• You could simply use less search fields. But what if the user wants to search against a field you removed? You're reducing functionality to improve performance, which may or may not be an acceptable tradeoff.

  • You could buy a better database. But you might not have the funds for that yet.

  • You could add indexes to your tables. But this requires careful consideration for each table.

  • You could add a dedicated mirror database for django admin. But you might not have the funds for that yet. (This was one of the improvements we made)

  • You could switch to Elasticsearch. But that will take time to implement, add complexity, and again, take funds to host.

If only the user could easily choose what fields they want to search against, that would help relieve the problem. Luckily, there's a library that does exactly that; enter DjangoQL!

By letting users choose what fields to search against you can massively speed up searches. Remember that SQL query I showed earlier?

WHERE (first_name ILIKE '%john%' OR last_name ILIKE '%john%')
AND (first_name ILIKE '%lennon%' OR last_name ILIKE '%lennon%')

If the user selects a specific field the query becomes simpler, and thus faster:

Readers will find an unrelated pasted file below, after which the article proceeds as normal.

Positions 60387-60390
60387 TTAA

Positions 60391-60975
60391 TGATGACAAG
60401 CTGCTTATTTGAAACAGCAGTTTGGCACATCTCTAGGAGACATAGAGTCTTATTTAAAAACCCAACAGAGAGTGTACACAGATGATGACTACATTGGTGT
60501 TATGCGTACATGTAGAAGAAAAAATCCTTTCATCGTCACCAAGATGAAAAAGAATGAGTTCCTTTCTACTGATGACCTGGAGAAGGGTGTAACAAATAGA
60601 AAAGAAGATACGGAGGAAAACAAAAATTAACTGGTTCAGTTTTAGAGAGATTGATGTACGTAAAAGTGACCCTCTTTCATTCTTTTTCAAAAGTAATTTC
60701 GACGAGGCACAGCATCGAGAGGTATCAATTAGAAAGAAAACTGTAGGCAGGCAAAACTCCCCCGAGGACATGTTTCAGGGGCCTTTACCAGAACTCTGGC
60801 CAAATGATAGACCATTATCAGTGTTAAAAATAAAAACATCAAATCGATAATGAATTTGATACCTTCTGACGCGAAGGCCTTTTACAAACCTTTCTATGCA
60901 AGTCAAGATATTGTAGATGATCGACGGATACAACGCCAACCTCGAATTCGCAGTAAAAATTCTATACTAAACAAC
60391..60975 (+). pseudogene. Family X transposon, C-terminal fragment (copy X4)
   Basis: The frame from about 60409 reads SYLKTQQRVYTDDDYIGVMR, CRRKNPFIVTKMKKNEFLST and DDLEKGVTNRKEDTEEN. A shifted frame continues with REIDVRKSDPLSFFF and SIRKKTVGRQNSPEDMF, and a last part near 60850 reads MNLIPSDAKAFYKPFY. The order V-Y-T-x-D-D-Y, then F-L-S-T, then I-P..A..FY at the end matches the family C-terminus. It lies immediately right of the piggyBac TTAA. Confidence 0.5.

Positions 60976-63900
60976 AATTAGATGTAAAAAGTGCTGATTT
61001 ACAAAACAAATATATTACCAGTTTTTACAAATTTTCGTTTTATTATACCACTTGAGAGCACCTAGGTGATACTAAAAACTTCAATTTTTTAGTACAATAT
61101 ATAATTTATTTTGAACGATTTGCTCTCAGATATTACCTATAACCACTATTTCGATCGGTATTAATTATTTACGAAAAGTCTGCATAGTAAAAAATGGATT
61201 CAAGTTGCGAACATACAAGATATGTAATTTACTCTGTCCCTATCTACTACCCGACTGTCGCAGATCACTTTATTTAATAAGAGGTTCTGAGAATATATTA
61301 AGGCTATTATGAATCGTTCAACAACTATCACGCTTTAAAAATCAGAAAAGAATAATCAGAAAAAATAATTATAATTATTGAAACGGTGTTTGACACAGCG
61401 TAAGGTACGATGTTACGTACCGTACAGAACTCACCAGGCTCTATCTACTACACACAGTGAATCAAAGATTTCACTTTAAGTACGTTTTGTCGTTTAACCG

WHERE (first_name ILIKE '%john%')
AND (first_name ILIKE '%lennon%')

If you have a lot of search fields and data, this can result in a large performance improvement:

Page      |  # Items   |  Performance
--------------------------------------------------------------------------
XXXX      |  ~1,000    |  no performance difference
YYYY      |  ~100,000  |  up to ~5x increase in search speed
ZZZZ      | ~1,000,000 |  searching can take so long it times out unless DjangoQL is used

This is also dependent upon network speed, hardware speed, database indexes, and a whole host of other factors. But generally speaking if you have over 100k rows and a bunch of search fields you'll probably see a performance increase.

The neat thing is that the performance improvement is really just a side-benefit of the library. The main benefit is giving your users a query language that is much more powerful and flexible than just being able to do text matches.

The final benefit is that DjangoQL is a very straightforward addition to your code. You just make a simple class that inherits from DjangoQLSearchMixin and admin.ModelAdmin and use that instead of admin.ModelAdmin

Repeat changes in the bottom file for the rest of your files, and that's basically it!

This isn't going to solve your performance problems, but it should help a bit assuming you educate your users on how to use it. It's a easy yet powerful band-aid you can apply while you work on more long-term fixes. Even if you don't care about speeding up your code it's still useful, so it's a win-win!